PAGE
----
I feel like I’ve been blast into the past. It’s 1985, and vegetarianism is still a little unusual, unheard of in some places. Most of my friends are not vegetarian and have never encountered vegetarians before. They think it’s weird, and some of them give me hard time about it. I try hard not to tell people I’m vegetarian, because I don’t really want to have to justify it all the time. Dietary choices are personal (but the personal is political, as 1970s feminism taught us). Mostly, though, people don’t really care why I’m a vegetarian. They just want to feel better about their dietary choices, and they see mine as a threat or, at best, an oddity.
Fast forward to 2018. In the US and Europe, vegetarianism and veganism have caught on and gone mainstream. People are worried about their health. People are worried about animal welfare and cruelty. People are worried about climate change and the environmental impact of food. All sorts of different dietary options are out there, and the two v’s are not that strange. No one bats an eye about someone else being vegetarian or vegan, especially in certain neighborhoods in southern California, AKA vegan paradise. People who make fun of veganism are still out there, but they are easy to avoid. I haven’t had to justify my food choices in years.
Not so in Mongolia, which has a long, proud history of nomadic pastoralism, reliance on livestock for not just food but many aspects of daily life. Meat is food. Dairy is also food, as pastoralists rely on a wide variety of dairy products during the spring and summer months. But not to eat meat? It’s very strange. People are curious. They ask about it a lot. Under the curiosity there’s an undercurrent of bafflement, sometimes, rarely, suspicion. “It must be very difficult to be a vegetarian,” they say, not sure why someone would want to be so unhealthy.
But there are Mongolian foods without meat, and people in the city of Ulaanbaatar are getting interested in eating other kinds of food. The variety of vegetables available has increased tremendously over the last few years. There’s even a large vegetable market downtown (which I haven’t been to yet). Korean food is immensely popular; there are Korean restaurants everywhere, and the big-box store e-Mart has made it to Mongolia, providing a one-stop shopping experience with imports from Korea, including soy milk and tofu. There are vegetarian and vegan restaurants (even a Loving Hut, which I also haven’t made it to, yet).
So, it’s entirely easy to be a vegetarian in Mongolia. Especially if you are living here and have your own kitchen. I’m not sure about the tourist experience, but in our brief trips out of town, we’ve been treated to delicious vegetarian versions of Mongolian dishes like buuz (steamed dumplings) and khooshoor (a kind of fried pie, usually with meat). The farther out of town you get, the more difficult it might be to find vegetarian options; we’ll find out when we do more extensive traveling in the spring (stay tuned!). But here in Ulaanbaatar, every restaurant we’ve been to has had at least one or two vegetarian or vegan dishes, marked as such in the menu.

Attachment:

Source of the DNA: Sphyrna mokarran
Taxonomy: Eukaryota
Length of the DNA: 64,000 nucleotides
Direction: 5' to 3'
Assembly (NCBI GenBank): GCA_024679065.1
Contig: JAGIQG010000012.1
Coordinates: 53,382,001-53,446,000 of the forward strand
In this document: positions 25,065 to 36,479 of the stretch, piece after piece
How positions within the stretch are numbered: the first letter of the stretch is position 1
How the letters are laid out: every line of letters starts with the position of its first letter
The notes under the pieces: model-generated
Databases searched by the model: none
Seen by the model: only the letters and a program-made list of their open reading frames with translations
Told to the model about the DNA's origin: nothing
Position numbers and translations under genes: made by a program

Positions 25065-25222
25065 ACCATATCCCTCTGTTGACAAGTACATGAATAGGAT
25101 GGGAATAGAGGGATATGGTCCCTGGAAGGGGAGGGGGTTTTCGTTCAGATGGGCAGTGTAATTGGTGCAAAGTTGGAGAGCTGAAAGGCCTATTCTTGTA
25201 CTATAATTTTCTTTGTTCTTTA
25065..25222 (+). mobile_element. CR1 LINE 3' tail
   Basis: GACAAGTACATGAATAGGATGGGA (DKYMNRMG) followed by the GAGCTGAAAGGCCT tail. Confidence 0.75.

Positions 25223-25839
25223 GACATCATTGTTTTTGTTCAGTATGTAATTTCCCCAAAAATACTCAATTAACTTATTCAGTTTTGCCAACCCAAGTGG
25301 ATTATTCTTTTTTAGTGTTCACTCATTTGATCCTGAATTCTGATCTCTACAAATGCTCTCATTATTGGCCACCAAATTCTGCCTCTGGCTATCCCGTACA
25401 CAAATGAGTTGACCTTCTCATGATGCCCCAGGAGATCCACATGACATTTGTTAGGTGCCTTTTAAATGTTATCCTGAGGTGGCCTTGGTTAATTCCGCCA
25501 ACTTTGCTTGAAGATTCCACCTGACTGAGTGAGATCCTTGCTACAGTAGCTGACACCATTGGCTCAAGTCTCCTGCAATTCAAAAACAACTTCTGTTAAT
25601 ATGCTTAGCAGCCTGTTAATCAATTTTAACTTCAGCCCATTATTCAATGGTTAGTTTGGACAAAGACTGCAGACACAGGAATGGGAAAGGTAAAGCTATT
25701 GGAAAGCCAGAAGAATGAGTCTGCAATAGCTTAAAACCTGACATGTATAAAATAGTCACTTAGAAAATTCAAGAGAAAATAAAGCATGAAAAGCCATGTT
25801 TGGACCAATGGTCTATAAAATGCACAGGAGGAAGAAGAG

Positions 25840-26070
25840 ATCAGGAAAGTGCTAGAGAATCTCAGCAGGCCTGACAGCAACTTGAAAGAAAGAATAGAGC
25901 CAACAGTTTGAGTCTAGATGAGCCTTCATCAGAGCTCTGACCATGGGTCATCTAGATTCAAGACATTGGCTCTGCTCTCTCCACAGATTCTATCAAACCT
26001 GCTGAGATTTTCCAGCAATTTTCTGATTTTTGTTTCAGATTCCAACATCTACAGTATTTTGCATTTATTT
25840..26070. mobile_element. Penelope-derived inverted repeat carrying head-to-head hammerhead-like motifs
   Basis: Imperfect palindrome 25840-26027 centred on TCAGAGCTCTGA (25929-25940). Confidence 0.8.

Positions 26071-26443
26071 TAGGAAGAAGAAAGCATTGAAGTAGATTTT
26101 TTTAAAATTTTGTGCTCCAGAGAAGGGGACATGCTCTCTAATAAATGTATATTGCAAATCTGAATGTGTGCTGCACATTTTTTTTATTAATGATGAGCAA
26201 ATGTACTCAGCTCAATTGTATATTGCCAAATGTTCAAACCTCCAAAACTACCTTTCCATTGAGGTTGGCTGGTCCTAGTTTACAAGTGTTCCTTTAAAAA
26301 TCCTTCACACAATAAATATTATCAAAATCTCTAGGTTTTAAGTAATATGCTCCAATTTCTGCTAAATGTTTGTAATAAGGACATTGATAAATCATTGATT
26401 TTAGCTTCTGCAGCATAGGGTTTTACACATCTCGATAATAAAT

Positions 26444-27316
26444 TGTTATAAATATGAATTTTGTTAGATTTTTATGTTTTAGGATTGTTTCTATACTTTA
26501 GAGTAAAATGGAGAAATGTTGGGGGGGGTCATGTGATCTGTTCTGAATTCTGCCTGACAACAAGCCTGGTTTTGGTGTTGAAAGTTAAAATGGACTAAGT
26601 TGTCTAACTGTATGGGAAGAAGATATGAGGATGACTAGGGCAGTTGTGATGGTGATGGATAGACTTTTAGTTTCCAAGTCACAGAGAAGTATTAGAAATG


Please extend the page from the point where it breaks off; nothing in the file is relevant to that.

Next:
We haven’t been to many restaurants, partly because it’s not cheap, and I like to cook at home. Also, Emma is a limited eater, so she is not excited about going out to unfamiliar restaurants and encountering unfamiliar cuisines. It was a bit easier when she still ate meat. When she became vegetarian over a year ago, our eating out options became more limited, especially while traveling. Our favorite restaurant so far is the Big Bull Hot Pot, which is a very short walk from our home. Emma’s happy because they have ramen and tofu. I’m happy because they have an amazing variety of vegetables and mushrooms. They also have veggie dumplings, which we have yet to try.
As far as cooking at home goes, it’s also easy to find vegan and vegetarian options. I have fallen back to ovo-lacto since I’ve been here (mainly lacto, but I eat the occasional egg). It took a few weeks to find a source of tofu (e-Mart!), but there are plenty of canned beans available at the local shops. We rotate between a variety of bean dishes (I even found chili powder!), rice dishes, pasta, stews, and various soups (barley!), and Emma eats fried egg whites a fair amount (she won’t eat the yolks). I’m back to eating yogurt; it’s so good here! And so far, it’s been easy to find broccoli, lettuce, cucumbers, tomatoes, carrots, bell peppers, eggplant, mushrooms, cabbage, and zucchini. The variety is greater than I expected, based on what I read ahead of time. And the vegetables are really fresh, too. The only thing we miss is lentils, which I haven’t been able to find.